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TechTip: Wireshark, Examining a Single Frame

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When first learning how to use Wireshark, it can be overwhelming. This TechTip has us dissecting a single frame.

Editor's note: This article is a follow-on to TechTip: Get Familiar with Wireshark, an Open-Source Packet Analysis Tool.

 

I have spent years immersing myself in packet analysis, and to help you get started, we will examine one single frame in Wireshark. In this example, I have opened a pre-captured trace file shown in Figure 1, where I have requested a webpage. The conversation is between the two endpoints 23.15.7.155 and 192.168.1.102.

 

081415BOCKFig1 

Figure 1: Here's an example of a pre-captured trace file.

 

You can start by going to View, and unselecting Packet List and Packet Bytes, which will give you more room on your screen. I will then expand the headers for Frame 22.

 

081415BOCKFig2

Figure 2: Here's the first part of Frame 22.

 

I have selected an HTTP frame, so in Figure 2 there will be the three headers (Frame header, IP Header, Transport Layer Header) and then the HTTP Header.

 

On the top of the pane, you will see the Label Frame 22, which is created by Wireshark to provide metadata about that single frame.

 

We then see the true headers, which includes the frame header, "Ethernet II", IP header, TCP header followed by the HTTP Header.

 

The Ethernet II Frame Header holds the values of the source and destination MAC addresses. To see the structure of an Ethernet Header visit https://wiki.wireshark.org/Ethernet .

 

Next is the IP Header. Underneath the header, we see its Version 4. The header length states 20 bytes, which is normal. Differentiated services, or DiffServ, indicates the quality of service for this data stream. In this case, it's set at zero (default), which is simply best-effort. The total length is the IP Header and any data that follows the header.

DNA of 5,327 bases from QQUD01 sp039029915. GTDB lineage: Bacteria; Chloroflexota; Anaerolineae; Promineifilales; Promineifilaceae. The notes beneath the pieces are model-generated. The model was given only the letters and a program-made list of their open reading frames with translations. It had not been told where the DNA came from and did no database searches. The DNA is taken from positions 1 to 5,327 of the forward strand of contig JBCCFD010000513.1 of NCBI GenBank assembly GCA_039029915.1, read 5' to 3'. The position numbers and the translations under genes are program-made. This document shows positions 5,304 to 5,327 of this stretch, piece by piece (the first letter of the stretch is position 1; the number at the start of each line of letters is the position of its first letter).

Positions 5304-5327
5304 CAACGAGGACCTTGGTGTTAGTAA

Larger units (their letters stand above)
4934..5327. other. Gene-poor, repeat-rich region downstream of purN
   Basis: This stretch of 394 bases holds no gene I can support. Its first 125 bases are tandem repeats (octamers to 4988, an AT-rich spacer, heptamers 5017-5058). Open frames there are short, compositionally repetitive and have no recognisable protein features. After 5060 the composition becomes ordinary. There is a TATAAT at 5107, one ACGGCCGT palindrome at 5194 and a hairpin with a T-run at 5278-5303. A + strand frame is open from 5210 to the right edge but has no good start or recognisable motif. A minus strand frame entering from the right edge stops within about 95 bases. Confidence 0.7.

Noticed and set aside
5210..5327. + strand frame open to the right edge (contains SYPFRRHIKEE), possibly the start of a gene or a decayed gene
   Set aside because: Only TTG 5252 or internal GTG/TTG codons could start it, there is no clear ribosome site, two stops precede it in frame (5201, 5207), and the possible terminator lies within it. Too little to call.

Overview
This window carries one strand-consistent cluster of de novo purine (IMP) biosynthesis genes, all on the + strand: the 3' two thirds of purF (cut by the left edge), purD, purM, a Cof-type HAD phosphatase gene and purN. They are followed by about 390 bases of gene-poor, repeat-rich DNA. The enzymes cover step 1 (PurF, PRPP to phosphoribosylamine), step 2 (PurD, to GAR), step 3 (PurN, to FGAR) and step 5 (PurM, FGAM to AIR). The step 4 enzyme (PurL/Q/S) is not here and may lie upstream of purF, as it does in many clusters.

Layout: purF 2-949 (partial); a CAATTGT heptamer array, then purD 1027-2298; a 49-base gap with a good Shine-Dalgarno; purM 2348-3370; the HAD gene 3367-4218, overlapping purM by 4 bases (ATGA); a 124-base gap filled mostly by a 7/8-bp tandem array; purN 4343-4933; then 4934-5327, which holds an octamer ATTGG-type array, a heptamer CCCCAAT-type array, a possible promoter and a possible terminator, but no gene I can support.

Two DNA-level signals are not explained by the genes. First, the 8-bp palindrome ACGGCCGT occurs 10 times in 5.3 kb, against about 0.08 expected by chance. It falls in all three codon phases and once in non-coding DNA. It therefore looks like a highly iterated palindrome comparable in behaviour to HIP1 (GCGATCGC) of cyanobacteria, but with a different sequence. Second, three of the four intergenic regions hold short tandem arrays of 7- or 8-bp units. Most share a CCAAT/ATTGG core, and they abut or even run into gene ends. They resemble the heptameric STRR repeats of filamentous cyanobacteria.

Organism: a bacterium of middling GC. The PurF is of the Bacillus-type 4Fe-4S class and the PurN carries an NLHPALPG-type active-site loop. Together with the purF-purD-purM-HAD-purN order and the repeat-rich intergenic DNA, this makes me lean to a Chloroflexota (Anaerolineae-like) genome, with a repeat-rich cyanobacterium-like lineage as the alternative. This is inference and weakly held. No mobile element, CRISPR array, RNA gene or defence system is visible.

The Identification Field indicates the ID field of this packet. The ID field was used to keep track of fragmented packets, where all fragmented packets would have the same ID. In today's networks, we don't fragment data, so each packet should have a unique ID.

 

The flags are specifically used for fragmentation. This first flag is the reserved bit; it is not used. The second flag is Don't Fragment. And the third flag is More Fragments. In most, if not all, cases, you should see the Don't Fragment flag set. The Fragment Offset would be used if we did fragment.

 

The time to live is how many times it can hop through different routers before it times out and is dropped. Often, the default value is 64 or 128. The protocol field indicates what header follows the IP header, and in this case, you see its TCP.

 

In an IP Version 4 header, there's also header checksum, used for error detection, not correction, on a network. I point this out because in IPv6 there is no checksum. And then you see the Source IP address 192.168.1.102 and Destination IP address 23.15.7.155.